The best trades are the ones you simply don't see coming. That megadeal in which the Red Sox sent more than $250 million in salaries to the Dodgers two summers ago was a stunner, as was the swap that sent Prince Fielder to Texas and Ian Kinsler to Detroit last winter.
Maybe another blockbuster will blindside us between now and Thursday's 4 p.m. ET non-waiver Trade Deadline.
In the meantime, our MLB.com analysts will attempt to brace you for some big barters by each making one bold prediction for what remains in this segment of the swapping season.
Anthony Castrovince: Jon Lester to the Pirates
Due to valid concerns about the Brewers' staying power, the Cardinals' offense and health and the Reds' injury-aided second-half sputter, the National League Central is there for the taking. This is the Pirates' window, and this is a doable move that would make them a legitimate October threat. With prospects Josh Bell, Austin Meadows and Harold Ramirez in the Minors behind Andrew McCutchen, Gregory Polanco and Starling Marte (all of whom are under control through at least 2018), the Buccos have depth at the very spot Boston desperately needs to augment -- outfield. And because the Red Sox's extension offers to Lester went nowhere, they have every incentive to get value for him now, whether or not they make another, more earnest, attempt to re-sign him in the winter.
Paul Hagen: Phillies keep chips
The Phillies may have a clearance sale. Almost everybody's available except Cole Hamels and Chase Utley, and general manager Ruben Amaro Jr. would have to listen if the price was right on either. But the guess here is that the team will show up on Aug. 1 with virtually the same team it has now. The problem is that all of their trade chips have serious strings attached. Jimmy Rollins and Utley have full no-trade protection and don't seem inclined to waive it. Closer Jonathan Papelbon makes too much money. A.J. Burnett and Marlon Byrd have limited no-trade clauses. Cliff Lee hasn't pitched well since coming off the disabled list. It wouldn't be surprising if the biggest move the Phillies make is trading setup reliever Antonio Bastardo.
Richard Justice: Troy Tulowitzki to the Mets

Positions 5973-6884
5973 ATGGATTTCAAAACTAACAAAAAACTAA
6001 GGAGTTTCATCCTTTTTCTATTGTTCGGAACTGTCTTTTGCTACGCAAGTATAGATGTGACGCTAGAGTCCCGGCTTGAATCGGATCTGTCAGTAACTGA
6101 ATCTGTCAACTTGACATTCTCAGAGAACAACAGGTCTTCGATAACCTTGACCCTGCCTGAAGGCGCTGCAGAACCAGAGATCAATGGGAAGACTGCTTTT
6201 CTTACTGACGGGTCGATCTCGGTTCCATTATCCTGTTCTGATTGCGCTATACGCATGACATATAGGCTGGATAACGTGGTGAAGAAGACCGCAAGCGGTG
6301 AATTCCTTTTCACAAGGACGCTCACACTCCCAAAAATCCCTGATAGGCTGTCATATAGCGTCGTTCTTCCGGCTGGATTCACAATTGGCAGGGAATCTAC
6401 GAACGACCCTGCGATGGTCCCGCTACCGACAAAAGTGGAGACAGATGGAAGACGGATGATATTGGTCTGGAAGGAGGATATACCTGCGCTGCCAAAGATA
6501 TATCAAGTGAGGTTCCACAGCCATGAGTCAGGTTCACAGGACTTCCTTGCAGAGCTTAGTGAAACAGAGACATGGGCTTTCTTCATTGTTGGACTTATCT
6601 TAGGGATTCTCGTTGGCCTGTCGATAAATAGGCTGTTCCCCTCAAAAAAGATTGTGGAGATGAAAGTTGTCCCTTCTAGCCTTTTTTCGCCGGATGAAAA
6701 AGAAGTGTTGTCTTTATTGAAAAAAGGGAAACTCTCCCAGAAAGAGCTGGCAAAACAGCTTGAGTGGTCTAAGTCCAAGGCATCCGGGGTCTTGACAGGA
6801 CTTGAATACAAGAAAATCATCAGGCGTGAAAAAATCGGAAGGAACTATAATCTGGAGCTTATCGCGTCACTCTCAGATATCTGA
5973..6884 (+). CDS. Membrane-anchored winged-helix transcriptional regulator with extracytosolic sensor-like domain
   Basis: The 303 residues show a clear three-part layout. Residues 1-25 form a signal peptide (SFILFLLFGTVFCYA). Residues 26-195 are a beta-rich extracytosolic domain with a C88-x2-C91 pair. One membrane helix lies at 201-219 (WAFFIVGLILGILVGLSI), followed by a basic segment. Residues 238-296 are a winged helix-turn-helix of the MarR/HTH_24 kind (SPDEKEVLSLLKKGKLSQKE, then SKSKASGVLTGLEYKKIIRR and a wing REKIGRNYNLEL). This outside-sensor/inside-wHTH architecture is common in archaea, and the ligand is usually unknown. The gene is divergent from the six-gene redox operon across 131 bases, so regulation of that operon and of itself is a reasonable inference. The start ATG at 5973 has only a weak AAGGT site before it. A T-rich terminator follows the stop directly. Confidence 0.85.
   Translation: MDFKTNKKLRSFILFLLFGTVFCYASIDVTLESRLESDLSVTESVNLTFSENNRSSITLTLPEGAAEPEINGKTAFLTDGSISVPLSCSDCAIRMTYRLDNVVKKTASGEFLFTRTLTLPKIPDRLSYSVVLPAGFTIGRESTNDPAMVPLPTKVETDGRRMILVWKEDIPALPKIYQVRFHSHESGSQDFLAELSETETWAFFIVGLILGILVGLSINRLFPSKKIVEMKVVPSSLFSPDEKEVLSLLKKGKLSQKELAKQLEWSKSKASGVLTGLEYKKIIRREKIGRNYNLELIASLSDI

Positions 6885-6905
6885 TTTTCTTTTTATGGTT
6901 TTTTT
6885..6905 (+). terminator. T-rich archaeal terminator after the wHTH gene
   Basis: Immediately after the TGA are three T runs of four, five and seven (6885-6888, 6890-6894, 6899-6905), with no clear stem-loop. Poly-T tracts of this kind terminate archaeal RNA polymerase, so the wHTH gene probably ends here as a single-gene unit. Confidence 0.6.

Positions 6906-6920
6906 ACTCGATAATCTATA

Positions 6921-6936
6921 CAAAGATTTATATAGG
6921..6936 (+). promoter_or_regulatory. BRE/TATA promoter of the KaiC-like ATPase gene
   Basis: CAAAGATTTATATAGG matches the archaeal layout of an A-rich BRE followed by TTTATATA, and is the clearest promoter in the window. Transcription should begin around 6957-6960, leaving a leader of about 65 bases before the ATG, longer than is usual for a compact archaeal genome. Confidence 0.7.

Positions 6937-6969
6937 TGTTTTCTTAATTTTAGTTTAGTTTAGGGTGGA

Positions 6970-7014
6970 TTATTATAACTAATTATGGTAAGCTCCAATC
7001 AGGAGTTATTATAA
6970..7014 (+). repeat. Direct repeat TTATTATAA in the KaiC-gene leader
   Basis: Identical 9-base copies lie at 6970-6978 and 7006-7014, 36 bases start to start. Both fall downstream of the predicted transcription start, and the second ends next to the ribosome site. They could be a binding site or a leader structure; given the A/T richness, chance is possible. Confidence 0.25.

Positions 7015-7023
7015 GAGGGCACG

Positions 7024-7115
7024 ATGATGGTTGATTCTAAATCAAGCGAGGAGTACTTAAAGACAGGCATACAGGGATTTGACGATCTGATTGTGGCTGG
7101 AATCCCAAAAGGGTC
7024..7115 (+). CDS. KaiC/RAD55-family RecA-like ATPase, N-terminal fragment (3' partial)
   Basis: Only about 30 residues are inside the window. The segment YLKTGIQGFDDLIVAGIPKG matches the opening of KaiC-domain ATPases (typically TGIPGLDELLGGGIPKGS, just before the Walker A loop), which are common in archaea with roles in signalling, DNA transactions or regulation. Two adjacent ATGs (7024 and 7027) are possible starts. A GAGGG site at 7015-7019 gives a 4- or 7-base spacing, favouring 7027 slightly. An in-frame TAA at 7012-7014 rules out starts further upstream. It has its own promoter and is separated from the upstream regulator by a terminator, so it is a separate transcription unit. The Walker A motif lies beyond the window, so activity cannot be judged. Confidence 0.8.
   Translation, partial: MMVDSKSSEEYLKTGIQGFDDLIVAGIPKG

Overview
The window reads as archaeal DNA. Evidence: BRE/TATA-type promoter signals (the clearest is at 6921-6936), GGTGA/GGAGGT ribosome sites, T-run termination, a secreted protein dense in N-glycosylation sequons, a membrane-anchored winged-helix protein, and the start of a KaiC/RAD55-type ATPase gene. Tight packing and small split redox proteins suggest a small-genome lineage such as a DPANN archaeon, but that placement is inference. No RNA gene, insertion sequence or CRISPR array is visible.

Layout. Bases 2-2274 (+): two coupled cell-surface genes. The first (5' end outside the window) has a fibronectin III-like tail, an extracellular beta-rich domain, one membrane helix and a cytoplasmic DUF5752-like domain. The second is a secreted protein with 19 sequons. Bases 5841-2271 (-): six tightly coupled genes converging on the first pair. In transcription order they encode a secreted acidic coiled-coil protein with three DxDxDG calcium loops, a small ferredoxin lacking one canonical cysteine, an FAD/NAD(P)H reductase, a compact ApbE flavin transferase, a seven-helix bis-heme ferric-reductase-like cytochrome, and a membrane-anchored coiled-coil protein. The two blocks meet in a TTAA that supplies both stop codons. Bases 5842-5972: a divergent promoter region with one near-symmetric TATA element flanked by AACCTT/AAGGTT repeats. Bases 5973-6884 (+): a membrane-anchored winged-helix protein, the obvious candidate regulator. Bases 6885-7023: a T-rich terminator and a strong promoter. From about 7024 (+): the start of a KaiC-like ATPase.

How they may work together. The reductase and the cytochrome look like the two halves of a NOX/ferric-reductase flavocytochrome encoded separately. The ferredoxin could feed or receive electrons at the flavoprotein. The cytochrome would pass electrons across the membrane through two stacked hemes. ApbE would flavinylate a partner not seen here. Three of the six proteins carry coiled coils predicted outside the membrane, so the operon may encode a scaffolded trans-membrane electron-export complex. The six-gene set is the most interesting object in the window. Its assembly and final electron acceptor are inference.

The Rockies are headed toward a fourth straight losing season, so why not see what they can get for their best player? At 29, Tulowitzki may never have higher trade value. The Mets are one of the few teams with the Minor League depth to swing such a deal. Let's say they offer a package of young players that includes right-hander Noah Syndergaard. Suddenly, the Rockies could put him in a projected rotation with Jon Gray and Eddie Butler. It could be one of the best in the game. Tulowitzki would be a huge get for the Mets. He would shore up their weakest position and give them another star-caliber player to go along with David Wright.
Doug Miller: Lester to the Mariners
Seattle, struggling offensively but still in the American League Wild Card race, will pull a slightly unexpected maneuver by trading for Lester, a Washington native, banking on the left-hander to strengthen an already potent starting rotation that includes Felix Hernandez and Hisashi Iwakuma. Seattle will hope to get gem after gem from these horses down the stretch, qualify for the AL Wild Card Game and get one of its three aces on the hill for that pivotal start. The Mariners will hope for just enough run support to take their chances with this formidable staff.
Tracy Ringolsby: Hamels to the Dodgers
The Phillies need a quick influx of talent to start rebuilding. Hamels doesn't just give the Dodgers a needed rotation addition for the next two months, but for the next four seasons. He's signed through 2018 for $22.5 million per year. The Dodgers haven't spent as much as they have just to be eliminated from the postseason. Hamels is only 5-5 in 18 starts this year, but he's averaged better than 6 2/3 innings per start and has a 2.72 ERA, indicating he's healthy and doing his job when he takes the mound.
Lyle Spencer: Utley to the Giants
The Giants have a glaring need at second base, and if Utley can be had, he's the best and most logical candidate. Aaron Hill of the D-backs would be easier to land for prospects and would also be a good fit, given his offensive capabilities, solid defense and familiarity with the NL West. Both players would be seamless fits in San Francisco's clubhouse and lineup.
Phil Rogers: Lester, Miller to Jays
Jon Lester and Andrew Miller from the Red Sox to the Blue Jays for Drew Hutchison or Aaron Sanchez and a package of prospects. It used to be considered bad business to trade within your division but those days are going away. The thought now is to get the best deal, period. This trade gives the Blue Jays a better chance to advance to the postseason and the No. 1 starter to help them win a Wild Card Game, if they have to play one. It could be a real coup for the Red Sox if they double-back in December to re-sign Lester.